Gardiner, Kamya & Associates, P.c., Appellant, v. Alphonso Jackson, Secretary of Housing and Urban Development, Appellee, 467 F.3d 1348 (Fed. Cir. 2006)Annotate this Case
Philip M. Musolino, Musolino & Dessel, of Washington, DC, argued for appellant.
Sean McNamara, Trial Attorney, Commercial Litigation Branch, Civil Division, United States Department of Justice of Washington, DC, argued for appellee. On the brief were Peter D. Keisler, Assistant Attorney General; David M. Cohen, Director; Mark A. Melnick, Assistant Director; and David A. Harrington, Trial Attorney. Of counsel were Cristina C. Ashworth and Kenneth M. Dintzer, Attorneys.
Before LOURIE, DYK, and PROST, Circuit Judges.
DYK, Circuit Judge.
Gardiner, Kamya & Associates, P.C. ("GKA") appeals from a decision of the Board of Contract Appeals ("BCA") of the U.S. Department of Housing and Urban Development ("HUD"), denying GKA's claim for a retroactive pricing adjustment in its contract with HUD. We affirm.
On May 14, 1993, GKA and HUD entered into indefinite delivery/indefinite quantity contract No. DU100C000018170, under whose terms HUD agreed to purchase between $2,000,000 and $28,000,000 of various accounting services for the purpose of "ensur [ing] the integrity of [HUD's] Single Family Mortgage Insurance Program and  protect [ing] the insurance fund." Under the program, HUD guaranteed certain single-family mortgages. In the event that the mortgagor defaulted, the mortgagee could file a claim with HUD for payment of the outstanding balance of the mortgage. HUD did not conduct in-depth reviews of claims as they were filed, and for this reason HUD hired GKA to further review selected claims, ensure that the mortgagees complied with all applicable regulations, follow-up with mortgagees concerning any irregularities, provide technical support to mortgagees and HUD and suggest improvements to HUD's processes.
The indefinite delivery/indefinite quantity contract adopted Federal Acquisition Regulations governing such contracts. See 48 C.F.R. §§ 52.216-18 to 52.216-22. As contemplated by the regulations the contract did not provide for any specific work to be done. Rather, the specific tasks to be performed, pricing and other arrangements were to be negotiated separately for each task order. The regulations further state that the contractor is bound to perform all work called for in the task orders. 48 C.F.R. § 52.216-22 ("The Contractor shall furnish to the Government, when and if ordered, the supplies or services specified.").
In March 1996 the parties executed task orders 13 and 14. Under task order 13, GKA agreed to provide post-claims reviews to ensure that mortgagees did not overbill HUD and otherwise complied with HUD requirements. The task order provided for a "fixed unit price" arrangement and required GKA to invoice claims as they were actually processed. Claims were divided into categories and assigned unit prices per claim reviewed for each category. The task order stated that "the contractor shall perform" reviews of 374 claims, which were individually listed and categorized at the end of the task order. The task order calculated the price for review of all listed claims to be $2,186,269 and accordingly allocated a total task order amount "not to exceed (NTE) $2,186,269." GKA was not entitled automatically to any of these funds; rather, GKA was to be paid as it invoiced specific claims after reviewing them. Task order 13 provided for a fifteen month "period of performance" for GKA to perform the reviews, measured from the task order's effective date of March 11, 1996. Task order 14 was similar to task order 13 in its pricing structure and fifteen-month "period of performance." It required GKA to perform follow-up reviews of the post-claims reviews. Follow-up reviews involved reviewing mortgagees' responses to GKA's requests for more information or documentation, made during the post-claim reviews. Like task order 13, task order 14 categorized claims and provided a fixed price per review of each category. A task order amount "not to exceed (NTE) $390,353" was allocated for task order 14, but as with task order 13, GKA had to invoice claims as they were reviewed to be paid.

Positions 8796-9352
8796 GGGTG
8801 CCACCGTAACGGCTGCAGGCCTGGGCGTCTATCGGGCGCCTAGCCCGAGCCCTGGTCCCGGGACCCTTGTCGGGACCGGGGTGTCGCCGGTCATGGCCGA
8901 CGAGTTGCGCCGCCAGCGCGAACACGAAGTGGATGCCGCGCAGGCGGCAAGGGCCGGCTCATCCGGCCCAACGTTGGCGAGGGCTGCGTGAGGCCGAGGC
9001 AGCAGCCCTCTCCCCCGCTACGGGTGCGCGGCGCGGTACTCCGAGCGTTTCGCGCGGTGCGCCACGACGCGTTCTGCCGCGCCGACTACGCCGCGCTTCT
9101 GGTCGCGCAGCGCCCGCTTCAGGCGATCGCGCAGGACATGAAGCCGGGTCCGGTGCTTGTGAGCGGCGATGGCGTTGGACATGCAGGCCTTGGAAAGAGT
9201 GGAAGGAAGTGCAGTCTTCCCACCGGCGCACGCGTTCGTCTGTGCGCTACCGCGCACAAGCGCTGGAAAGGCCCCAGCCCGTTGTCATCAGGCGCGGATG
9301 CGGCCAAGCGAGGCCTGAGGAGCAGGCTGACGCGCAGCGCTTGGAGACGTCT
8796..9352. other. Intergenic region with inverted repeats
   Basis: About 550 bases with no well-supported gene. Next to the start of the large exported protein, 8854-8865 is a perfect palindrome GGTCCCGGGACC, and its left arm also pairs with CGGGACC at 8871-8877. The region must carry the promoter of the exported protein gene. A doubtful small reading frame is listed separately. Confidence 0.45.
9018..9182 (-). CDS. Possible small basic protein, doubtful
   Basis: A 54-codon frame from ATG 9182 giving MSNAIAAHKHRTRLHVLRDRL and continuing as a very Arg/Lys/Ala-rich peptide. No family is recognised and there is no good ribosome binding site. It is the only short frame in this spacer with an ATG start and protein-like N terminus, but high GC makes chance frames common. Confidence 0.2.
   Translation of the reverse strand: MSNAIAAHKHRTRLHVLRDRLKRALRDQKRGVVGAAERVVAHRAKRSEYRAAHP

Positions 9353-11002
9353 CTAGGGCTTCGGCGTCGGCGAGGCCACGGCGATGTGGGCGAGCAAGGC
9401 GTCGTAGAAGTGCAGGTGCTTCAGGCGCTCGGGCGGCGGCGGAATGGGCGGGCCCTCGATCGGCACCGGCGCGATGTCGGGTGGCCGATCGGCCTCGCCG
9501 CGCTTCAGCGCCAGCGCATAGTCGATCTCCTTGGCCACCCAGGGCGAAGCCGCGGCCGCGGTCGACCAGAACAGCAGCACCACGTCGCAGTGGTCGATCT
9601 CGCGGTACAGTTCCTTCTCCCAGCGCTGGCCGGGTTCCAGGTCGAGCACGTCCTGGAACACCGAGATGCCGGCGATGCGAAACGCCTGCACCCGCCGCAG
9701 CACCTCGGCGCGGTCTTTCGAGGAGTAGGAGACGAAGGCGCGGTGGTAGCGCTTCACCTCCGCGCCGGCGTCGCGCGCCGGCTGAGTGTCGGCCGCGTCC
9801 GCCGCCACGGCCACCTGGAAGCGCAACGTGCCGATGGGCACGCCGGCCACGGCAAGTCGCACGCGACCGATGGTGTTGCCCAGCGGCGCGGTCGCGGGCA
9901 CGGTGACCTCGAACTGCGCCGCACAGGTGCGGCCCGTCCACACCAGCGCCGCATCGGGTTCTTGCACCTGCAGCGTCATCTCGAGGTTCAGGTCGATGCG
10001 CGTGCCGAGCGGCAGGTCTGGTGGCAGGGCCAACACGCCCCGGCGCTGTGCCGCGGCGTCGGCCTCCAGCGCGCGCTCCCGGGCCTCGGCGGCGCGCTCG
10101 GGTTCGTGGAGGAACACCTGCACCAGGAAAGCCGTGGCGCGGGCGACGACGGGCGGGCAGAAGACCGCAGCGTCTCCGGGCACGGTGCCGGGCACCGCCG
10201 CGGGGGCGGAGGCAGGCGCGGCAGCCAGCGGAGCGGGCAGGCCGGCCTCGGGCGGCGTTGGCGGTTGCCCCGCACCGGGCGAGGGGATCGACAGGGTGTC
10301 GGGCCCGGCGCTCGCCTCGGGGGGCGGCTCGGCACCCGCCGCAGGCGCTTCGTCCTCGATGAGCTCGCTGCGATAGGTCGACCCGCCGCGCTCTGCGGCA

The fixed unit prices per claim listed in the task orders were calculated by estimating the number of hours of work required, multiplying them by an hourly rate for particular types of employees doing the work, and adding the results to obtain a fixed price for each claim. HUD never independently estimated the number of hours required; rather, the estimates of number of hours required to perform claims reviews were derived from estimates used in a prior contract between HUD and another contractor, Irvin Burton & Associates. During the negotiations for task orders 13 and 14, GKA sought higher prices per review than those finally adopted in the task orders. GKA contended that the estimates, which were also used in earlier task orders, underestimated the time required and that it had to spend many more hours to perform the claims reviews. HUD refused to change the prices. Eventually, GKA agreed to HUD's proposed prices for task orders 13 and 14.